Prevention of cervical cancer:
Primary Prevention: It is designed to prevent the disease from occurring in the first place.
- This can be done by adopting safe sex practices (avoid multiple sexual partners), using condoms as barrier contraceptives to reduce the risk of HPV infection, timely treatment of reproductive tract infections and HPV vaccination.
- Prophylactic vaccines for cervical cancer: Currently two vaccines, licensed globally are available in India; a quadrivalent vaccine (against HPV genotypes 6, 11, 16, 18) and a bivalent vaccine (against HPV genotypes 16, 18). Females who have not been exposed to the HPV infection are likely to benefit more from the vaccine.
- Indian Academy of Pediatrics (IAP) recommendations on HPV vaccination : Only 2 doses of either of the two HPV vaccines for girls aged 9-14 years: doses at an interval of 6 months. For girls 15 years and older, and those with HIV/AIDS on chemotherapy or after organ transplant: dose at 0, 1-2 and 6 months.
- However, vaccination is not a replacement for cervical cancer screening.
Secondary Prevention [9-11] Secondary prevention aims at detecting the disease in its early stages (pre-cancers) through screening and to prevent its progression.
Screening tests are done in apparently healthy women to diagnose changes in the cervix which are pre-cancerous and could develop into cervical cancer in the future. If the abnormal tissue or cells are removed, the disease can be prevented from progressing to cancer . Available screening tests for cervical cancer include Pap smear test, VIA (visual inspection with acetic acid), VILI (visual inspection with Lugol’s iodine) and HPV DNA test.
The Pap Smear is a simple test that is done to collect a few cells from the cervix and help to diagnose precancerous and cancerous conditions of the cervix. As per the International recommendations, women above the age of 21 years can get the pap test. If you are 30 years and above Pap test should be done once in every 3 years till you turn 65 years of age. If this test is combined with the HPV test, then the test may be repeated every 5 years. Women aged less than 21 years and above 65 years and women who had their womb removed for non-cancerous conditions do not routinely require Pap test.
The procedure of Pap Smear test involves the introduction of an instrument called a speculum gently into the vagina to visualize the cervix. There may be some discomfort or cramping during the procedure, but it is usually not painful. A small wooden stick or spatula is used to gently scrape the surface of the lower part of the cervix to pick up cells. A special brush called a cytobrush is used to obtain cells from the inner part of the cervix. The cells are placed on a glass slide, immediately fixed in ethanol and sent to the laboratory for further processing and interpretation.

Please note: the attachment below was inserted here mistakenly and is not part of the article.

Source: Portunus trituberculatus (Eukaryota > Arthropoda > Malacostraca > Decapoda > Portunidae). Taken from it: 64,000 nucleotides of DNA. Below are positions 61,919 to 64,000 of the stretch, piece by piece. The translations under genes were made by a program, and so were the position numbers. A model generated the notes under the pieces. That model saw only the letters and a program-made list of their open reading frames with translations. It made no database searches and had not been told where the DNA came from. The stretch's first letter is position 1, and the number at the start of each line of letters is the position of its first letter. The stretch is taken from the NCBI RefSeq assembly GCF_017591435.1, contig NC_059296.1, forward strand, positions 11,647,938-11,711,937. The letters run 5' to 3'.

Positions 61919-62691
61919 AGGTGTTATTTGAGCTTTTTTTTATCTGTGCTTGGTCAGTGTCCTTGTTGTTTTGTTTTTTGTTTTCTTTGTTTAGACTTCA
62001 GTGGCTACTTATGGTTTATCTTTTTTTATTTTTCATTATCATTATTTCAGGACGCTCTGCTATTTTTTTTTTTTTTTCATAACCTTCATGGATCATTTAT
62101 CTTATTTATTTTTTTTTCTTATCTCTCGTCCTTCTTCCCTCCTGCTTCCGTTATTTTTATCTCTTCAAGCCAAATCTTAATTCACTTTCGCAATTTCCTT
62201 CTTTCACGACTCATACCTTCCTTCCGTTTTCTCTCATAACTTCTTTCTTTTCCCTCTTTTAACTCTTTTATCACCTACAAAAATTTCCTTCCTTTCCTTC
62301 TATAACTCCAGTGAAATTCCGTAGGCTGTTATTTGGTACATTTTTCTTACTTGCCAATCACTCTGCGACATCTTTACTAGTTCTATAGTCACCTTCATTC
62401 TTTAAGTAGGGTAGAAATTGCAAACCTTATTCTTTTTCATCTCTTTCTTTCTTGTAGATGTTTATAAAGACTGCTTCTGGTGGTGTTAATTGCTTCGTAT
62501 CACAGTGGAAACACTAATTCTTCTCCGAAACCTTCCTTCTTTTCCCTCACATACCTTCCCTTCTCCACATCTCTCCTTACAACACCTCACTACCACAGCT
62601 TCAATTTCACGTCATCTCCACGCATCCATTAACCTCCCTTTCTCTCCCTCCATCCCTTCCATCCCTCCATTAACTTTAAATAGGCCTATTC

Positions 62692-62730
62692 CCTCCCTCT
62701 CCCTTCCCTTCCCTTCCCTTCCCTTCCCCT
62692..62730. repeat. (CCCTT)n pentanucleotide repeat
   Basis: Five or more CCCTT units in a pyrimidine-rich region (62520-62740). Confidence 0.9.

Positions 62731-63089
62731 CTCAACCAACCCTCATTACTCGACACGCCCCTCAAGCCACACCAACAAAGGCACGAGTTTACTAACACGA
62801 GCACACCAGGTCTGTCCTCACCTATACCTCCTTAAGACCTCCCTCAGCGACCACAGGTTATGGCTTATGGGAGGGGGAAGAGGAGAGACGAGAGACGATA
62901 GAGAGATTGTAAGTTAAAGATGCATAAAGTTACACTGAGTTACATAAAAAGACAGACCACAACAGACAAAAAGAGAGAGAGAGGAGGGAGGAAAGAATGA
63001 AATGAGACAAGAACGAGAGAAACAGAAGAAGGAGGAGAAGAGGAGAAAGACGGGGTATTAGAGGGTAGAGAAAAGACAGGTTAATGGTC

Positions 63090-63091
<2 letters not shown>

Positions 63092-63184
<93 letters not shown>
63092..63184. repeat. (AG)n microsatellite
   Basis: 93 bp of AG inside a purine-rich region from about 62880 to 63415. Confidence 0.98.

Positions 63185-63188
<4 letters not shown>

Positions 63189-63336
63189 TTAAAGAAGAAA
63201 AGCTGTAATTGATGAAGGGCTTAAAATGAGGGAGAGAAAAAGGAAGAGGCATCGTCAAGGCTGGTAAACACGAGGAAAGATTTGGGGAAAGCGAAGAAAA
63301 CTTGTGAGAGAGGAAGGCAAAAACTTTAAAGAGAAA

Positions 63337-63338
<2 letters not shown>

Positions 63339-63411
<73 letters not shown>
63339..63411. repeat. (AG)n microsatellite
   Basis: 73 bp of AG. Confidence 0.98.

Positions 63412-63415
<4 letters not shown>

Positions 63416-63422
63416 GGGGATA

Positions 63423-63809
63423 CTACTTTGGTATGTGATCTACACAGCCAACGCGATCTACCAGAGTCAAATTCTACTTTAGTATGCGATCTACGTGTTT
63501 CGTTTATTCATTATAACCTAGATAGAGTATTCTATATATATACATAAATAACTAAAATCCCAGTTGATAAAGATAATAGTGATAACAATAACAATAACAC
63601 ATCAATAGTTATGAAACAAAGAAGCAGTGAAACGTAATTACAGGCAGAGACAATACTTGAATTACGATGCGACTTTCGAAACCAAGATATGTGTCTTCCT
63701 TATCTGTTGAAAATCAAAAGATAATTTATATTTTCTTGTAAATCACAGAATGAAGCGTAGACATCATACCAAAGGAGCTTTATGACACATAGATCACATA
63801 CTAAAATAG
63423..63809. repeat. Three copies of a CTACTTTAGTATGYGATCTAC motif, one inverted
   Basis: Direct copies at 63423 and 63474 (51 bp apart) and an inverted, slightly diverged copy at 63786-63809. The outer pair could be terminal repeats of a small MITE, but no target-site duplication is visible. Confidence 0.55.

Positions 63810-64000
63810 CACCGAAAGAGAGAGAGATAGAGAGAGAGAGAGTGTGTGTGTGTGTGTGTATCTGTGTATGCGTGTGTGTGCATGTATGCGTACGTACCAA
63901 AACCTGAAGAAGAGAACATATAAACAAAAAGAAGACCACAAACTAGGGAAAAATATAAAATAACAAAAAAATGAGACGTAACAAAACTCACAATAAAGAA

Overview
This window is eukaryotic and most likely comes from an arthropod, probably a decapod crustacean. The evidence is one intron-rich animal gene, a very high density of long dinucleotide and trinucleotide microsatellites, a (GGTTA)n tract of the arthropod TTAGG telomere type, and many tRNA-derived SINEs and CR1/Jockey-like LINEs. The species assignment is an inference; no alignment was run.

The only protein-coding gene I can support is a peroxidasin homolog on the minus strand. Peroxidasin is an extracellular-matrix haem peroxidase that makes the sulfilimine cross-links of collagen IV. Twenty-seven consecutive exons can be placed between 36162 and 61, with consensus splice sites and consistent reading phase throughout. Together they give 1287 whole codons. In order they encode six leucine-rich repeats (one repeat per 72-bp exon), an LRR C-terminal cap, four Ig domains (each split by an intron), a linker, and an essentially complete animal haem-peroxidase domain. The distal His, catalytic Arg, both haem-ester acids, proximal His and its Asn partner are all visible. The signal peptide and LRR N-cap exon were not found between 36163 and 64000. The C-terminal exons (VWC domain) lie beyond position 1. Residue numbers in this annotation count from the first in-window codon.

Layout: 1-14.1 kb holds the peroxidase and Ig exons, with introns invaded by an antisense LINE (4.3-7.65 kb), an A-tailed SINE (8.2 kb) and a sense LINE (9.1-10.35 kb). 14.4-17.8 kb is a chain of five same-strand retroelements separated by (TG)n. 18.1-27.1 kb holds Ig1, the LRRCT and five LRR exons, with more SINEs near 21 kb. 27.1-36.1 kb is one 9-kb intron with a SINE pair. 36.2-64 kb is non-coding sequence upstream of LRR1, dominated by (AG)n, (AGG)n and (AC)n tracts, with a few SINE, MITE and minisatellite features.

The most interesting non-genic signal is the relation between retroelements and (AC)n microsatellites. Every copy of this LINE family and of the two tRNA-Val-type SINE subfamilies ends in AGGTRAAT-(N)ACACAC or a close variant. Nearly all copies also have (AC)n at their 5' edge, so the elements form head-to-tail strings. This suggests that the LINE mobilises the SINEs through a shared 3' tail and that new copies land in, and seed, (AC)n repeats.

Visual inspection using Acetic acid (VIA): Naked-eye visual inspection of the uterine cervix, after application of 5% acetic acid (VIA) provides a simple tests for the early detection of cervical precancerous lesions and early invasive cancer.
Visual inspection with Lugol’s iodine (VILI) is a visual examination generally performed after the VIA test and requires the application of Lugol’s iodine, a compound that reacts with glycogen resulting in brown or black coloration.
HPV test identifies the presence of Human Papillomavirus (HPV) DNA in cervical smear which is a causative factor for cervical cancer. Women having an HPV-negative test are not at risk for developing cervical cancer in the next 5-10 years. If this test is combined with Pap Smear test, then the test may be repeated every 5 years.
Colposcopy: This is done in cases of abnormal Pap test results. It is a procedure in which a colposcope (a lighted, magnifying instrument) is used to check the vagina and cervix for abnormal areas from where a biopsy can be taken.
Biopsy: A sample of tissue is cut from the cervix and viewed under a microscope by a pathologist to check for signs of cancer. A biopsy that removes only a small amount of tissue (punch biopsy) is usually done in the OPD.
Healthcare providers in our country regularly see women with advanced, incurable cancers. The health of rural Indian women and her access to a health facility is compromised due to socio-cultural, economical, and environmental factors. The main barrier to using screening and early diagnostic services for all cancers is a lack of awareness about symptoms and the availability of tests. In conclusion, awareness programs need to be conducted regularly and to a larger extent and this basic awareness can go a long way in preventing our women from these most commonly occurring cancers.